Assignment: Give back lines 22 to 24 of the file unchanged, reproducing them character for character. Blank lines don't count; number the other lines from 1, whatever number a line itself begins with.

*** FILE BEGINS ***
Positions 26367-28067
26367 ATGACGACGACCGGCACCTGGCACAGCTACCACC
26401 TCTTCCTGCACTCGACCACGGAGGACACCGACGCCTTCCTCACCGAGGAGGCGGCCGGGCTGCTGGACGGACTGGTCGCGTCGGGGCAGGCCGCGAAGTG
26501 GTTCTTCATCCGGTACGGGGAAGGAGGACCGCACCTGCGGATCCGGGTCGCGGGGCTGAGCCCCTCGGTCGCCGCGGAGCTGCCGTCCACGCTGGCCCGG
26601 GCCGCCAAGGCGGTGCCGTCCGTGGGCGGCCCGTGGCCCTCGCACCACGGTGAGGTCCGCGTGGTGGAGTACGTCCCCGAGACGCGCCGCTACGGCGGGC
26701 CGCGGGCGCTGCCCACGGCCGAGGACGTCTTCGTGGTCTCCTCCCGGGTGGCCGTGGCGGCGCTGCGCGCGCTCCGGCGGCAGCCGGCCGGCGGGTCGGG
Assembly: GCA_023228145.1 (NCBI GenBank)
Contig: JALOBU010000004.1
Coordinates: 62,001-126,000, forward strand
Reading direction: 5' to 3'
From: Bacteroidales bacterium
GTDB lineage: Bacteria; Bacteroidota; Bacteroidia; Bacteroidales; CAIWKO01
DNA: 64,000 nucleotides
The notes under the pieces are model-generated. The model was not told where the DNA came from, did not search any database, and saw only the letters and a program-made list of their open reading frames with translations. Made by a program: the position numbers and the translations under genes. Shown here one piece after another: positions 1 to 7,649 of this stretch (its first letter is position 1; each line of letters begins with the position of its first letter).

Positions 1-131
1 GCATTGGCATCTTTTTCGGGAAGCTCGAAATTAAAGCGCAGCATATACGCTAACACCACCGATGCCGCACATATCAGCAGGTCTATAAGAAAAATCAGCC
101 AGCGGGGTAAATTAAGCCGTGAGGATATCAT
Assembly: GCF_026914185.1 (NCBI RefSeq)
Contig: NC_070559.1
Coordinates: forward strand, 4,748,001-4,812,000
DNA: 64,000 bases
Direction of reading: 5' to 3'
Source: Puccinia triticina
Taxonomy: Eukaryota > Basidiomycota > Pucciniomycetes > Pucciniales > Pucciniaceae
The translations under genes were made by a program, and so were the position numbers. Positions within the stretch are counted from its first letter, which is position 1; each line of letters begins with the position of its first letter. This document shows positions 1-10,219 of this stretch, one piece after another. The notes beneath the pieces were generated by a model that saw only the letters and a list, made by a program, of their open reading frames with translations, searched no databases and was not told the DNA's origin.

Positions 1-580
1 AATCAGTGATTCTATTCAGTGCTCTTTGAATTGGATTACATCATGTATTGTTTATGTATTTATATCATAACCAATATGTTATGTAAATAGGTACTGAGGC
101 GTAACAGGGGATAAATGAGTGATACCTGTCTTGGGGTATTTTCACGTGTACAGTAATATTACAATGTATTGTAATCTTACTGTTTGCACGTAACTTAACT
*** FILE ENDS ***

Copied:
Direction of reading: 5' to 3'
Source: Puccinia triticina
Taxonomy: Eukaryota > Basidiomycota > Pucciniomycetes > Pucciniales > Pucciniaceae